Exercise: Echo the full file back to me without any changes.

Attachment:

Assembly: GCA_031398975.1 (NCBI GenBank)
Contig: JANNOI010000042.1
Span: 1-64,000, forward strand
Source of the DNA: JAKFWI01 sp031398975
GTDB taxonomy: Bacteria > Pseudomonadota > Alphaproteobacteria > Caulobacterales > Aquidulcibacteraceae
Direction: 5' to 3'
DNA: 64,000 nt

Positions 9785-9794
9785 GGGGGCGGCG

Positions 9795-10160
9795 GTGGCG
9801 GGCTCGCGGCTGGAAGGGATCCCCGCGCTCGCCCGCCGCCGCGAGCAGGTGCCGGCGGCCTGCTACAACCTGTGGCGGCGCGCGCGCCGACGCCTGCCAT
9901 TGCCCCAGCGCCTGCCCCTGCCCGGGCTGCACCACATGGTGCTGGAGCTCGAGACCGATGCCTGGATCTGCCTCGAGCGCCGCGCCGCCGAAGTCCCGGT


Assembly: GCA_031398975.1 (NCBI GenBank)
Contig: JANNOI010000042.1
Span: 1-64,000, forward strand
Source of the DNA: JAKFWI01 sp031398975
GTDB taxonomy: Bacteria > Pseudomonadota > Alphaproteobacteria > Caulobacterales > Aquidulcibacteraceae
Direction: 5' to 3'
DNA: 64,000 nt

Positions 9785-9794
9785 GGGGGCGGCG

Positions 9795-10160
9795 GTGGCG
9801 GGCTCGCGGCTGGAAGGGATCCCCGCGCTCGCCCGCCGCCGCGAGCAGGTGCCGGCGGCCTGCTACAACCTGTGGCGGCGCGCGCGCCGACGCCTGCCAT
9901 TGCCCCAGCGCCTGCCCCTGCCCGGGCTGCACCACATGGTGCTGGAGCTCGAGACCGATGCCTGGATCTGCCTCGAGCGCCGCGCCGCCGAAGTCCCGGT